And then we come to the dwarves escapade on the Lonely Mountain. I was with them up for awhile. Even the suspenseful bit with the moon being the “last light” of Durin’s Day worked for me. Thorin’s big old boot saving the key. Nice cinematic touch. Bilbo going down the tunnel, meeting Smaug, the brief interchange between them…. then again… WTF? During the loooooong encounter with Smaug and the dwarves racing around, I kept expecting the score to break into the Benny Hill theme. (aka Yakety Sax). Oh, my, and the whole thing with the forges (I’ll admit it was cool to see the Forges of Erebor lighted up but what came next… shudder). And then trying to drown Smaug in gold??? I realize this was a little homage to Smaug’s epithet as “the Golden” but… really?! That’s how Jackson fits it in? Wired‘s Allain does a great piece about the melting gold, too.
The conlangs? Always nice to hear a well-developed conlang in a film but consider this? Why do Legolas and Tauriel seem to constantly switch back and forth between Sindarin and English (presumably meant to equate to Common Speech/Westron)? If they’re just talking between themselves, why not just speak in their first language? Same way with the orcs. Sometimes they use Black Speech/Orkish, sometimes the Common Speech? Pick one and stick with it! For additional info on the conlangs, check out David Salo’s blog that covers Black Speech, Elvish, Khuzdul, and Orkish.
This movie was such a disappointment. I was ready for Jackson fan-fiction. Even the dwarf-elf “love story” but even taken from a cinematic perspective, there were so many lost opportunities as well as long sequences that did nothing to advance the plot (like Beorn’s segment). Others have pointed out the movie’s shortcomings, including The Top 5 Most Preposterous Scenes in The Desolation of Smaug, The Hobbit 2 is Bad Fan Fiction, and The 6 Most Pointless Scenes in The Desolation of Smaug so there’s no need to belabor the point. Suffice to say, I’d really like to see the Smaug get stuck by Bard and the Battle of Five Armies (and Gandalf stopping it)… but seeing those scenes through Peter Jackson’s distorted lens may just be too much. I guess we’ll see when Hobbit 3 comes to theaters next year. (Fingers crossed)
It seemed to me that there was a flurry of conlang-related activity during the latter part of 2012, so I decided to take a look back and see if any other significant events in conlangs and conlanging took place this past year. Turns out, there were quite a few. I’m sure I forgot any number. Feel free to add others as comments to this post.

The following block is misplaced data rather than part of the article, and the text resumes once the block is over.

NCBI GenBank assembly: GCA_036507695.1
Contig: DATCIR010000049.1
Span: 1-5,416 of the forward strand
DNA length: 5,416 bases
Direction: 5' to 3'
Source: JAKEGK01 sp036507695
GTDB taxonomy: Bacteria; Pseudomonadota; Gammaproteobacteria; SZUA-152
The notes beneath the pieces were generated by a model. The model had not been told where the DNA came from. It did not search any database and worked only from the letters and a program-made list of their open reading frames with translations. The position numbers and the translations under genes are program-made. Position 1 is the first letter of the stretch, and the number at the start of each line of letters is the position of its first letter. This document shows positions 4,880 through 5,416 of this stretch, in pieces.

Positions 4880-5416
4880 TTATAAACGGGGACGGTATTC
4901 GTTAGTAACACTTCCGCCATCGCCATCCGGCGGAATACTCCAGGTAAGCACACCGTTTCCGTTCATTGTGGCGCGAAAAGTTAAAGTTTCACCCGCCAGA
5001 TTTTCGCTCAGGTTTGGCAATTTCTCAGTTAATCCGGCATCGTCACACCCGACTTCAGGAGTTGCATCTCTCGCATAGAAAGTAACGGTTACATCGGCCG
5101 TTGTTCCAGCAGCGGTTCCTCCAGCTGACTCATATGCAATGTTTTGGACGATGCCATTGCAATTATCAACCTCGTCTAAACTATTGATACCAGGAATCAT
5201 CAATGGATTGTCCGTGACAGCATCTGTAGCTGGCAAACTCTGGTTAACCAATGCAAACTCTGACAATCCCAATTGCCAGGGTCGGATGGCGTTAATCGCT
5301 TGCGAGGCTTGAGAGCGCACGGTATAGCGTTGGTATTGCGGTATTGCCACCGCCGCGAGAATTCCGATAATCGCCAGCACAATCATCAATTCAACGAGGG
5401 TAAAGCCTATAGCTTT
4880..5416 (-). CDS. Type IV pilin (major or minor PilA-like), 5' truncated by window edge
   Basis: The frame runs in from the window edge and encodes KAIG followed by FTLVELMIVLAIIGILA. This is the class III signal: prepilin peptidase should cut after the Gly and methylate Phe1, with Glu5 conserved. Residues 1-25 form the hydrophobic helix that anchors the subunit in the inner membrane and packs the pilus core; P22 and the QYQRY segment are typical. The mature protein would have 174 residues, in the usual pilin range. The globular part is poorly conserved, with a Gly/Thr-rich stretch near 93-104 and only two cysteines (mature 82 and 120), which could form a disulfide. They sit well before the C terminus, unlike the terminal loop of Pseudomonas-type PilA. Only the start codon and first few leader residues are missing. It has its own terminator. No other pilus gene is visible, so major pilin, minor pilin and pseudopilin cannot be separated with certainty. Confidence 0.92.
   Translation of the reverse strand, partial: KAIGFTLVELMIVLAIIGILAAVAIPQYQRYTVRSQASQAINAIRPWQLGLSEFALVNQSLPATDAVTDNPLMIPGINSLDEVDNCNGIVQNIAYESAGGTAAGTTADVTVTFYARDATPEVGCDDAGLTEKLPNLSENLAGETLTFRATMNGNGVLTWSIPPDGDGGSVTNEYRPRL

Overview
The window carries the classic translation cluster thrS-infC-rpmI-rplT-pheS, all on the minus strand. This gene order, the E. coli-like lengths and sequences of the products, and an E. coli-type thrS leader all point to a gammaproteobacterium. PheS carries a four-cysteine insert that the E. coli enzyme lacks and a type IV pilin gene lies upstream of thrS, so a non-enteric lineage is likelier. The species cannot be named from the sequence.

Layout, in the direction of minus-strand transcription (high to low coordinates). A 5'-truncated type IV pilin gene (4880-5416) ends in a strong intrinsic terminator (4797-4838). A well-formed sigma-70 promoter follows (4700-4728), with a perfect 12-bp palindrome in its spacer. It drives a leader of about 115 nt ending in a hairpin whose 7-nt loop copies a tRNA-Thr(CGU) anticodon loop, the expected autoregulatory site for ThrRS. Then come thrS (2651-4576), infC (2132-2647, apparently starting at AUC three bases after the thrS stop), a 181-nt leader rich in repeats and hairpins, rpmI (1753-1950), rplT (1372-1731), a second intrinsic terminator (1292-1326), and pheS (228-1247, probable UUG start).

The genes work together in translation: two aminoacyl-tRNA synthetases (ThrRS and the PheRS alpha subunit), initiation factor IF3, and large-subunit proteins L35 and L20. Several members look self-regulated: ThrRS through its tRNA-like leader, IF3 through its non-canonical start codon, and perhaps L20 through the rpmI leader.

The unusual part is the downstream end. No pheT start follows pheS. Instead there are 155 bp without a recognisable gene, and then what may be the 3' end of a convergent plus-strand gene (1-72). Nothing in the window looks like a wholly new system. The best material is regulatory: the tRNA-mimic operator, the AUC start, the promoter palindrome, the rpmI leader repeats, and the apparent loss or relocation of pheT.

Enjoy the list and happy conlanging in 2013!
- John Carter, based (loosely) on the Edgar Rice Burrough’s series of novels, premiered on March 9, and featured a Barsoomian (Martian) language created by Na’vi creator, Paul Frommer. The film touched off a series of posts on this blog on the Barsoomian language.
- Also back in March, David Peterson (creator of Dothraki, LCS President, and all-around good guy) did an AMA (Ask Me Anything) on reddit.
- Mark Rosenfelder (aka Zompist) published his Advanced Language Construction Kit in July. Zompist’s online Language Construction Kit continues to be a good first stop for budding conlangers.
- Dr. Christine Schreyer’s ANTH474 class (Pidgins, Creoles, and Created Language) at the University of British Columbia, Okanagan Campus, was offered in the Spring 2012 semester. Yours truly had the honor of speaking (via Skype) to the class on November 1 about the LCS, the Esperanto, Elvish, and Beyond exhibit, and my own conlanging efforts. Through her active twitter feed and the hashtag #ANTH474, we were all able to interact with the class.
- On October 4, Dothraki gets a shout-out on Season 9, Episode 3 (Andy’s Ancesry), of NBC’s The Office (video). David Peterson himself blogged about the epidose and even canonized the noun-verb compound concept for the language using Dwight’s example.
- Also in October, the first Klingon wedding to occur in the UK took place. Neatorama has posted video coverage (along with some tlhIngan Hol).
- On Novemer 10, 2012, Pete Bleackley started the Conlang Tip Exchange over on Google+.
- Registration for the 5th Language Creation Conference opened. LCC5 will take place on May 4 & 5, 2013, in Austin, Texas, and presentation proposals are still being accepted.
- A Klingon Christmas Carol was performed during the month of December in Chicago at the Raven Theatre by Commedia Beauregard. According to its Wikipedia entry, the play “was written by Christopher O. Kidder and Sasha Walloch and was originally translated by Laura Thurston, Bill Hedrick and Christopher O. Kidder. Additional content and translations were provided by Chris Lipscombe.” The 2012 production received positive reviews like this and this. Qapla’!
- On December 3, Stephen Colbert kicks off Hobbit Week on The Colbert Report with “Elen síla lumenn’ omentielvo.”
- The Hobbit: An Unexpected Journey, the first of Peter Jackson’s planned prequel trilogy, opened on December 14. The film featured dialogue in Sindarin and an Orcish dialect. As of December 31, the film has grossed $360,903,000.
- The idea of creating a new word for your conlang on every day of December was inaugurated by Mia Soderquist on Twitter with the following tweet on November 21: “I am suddenly inspired to create a common word for each day in December, just to start filling more obvious gaps.” Leland Paul Kusmer suggested “Lexicon December = Lexcember, perhaps?” and thus #lexember was born.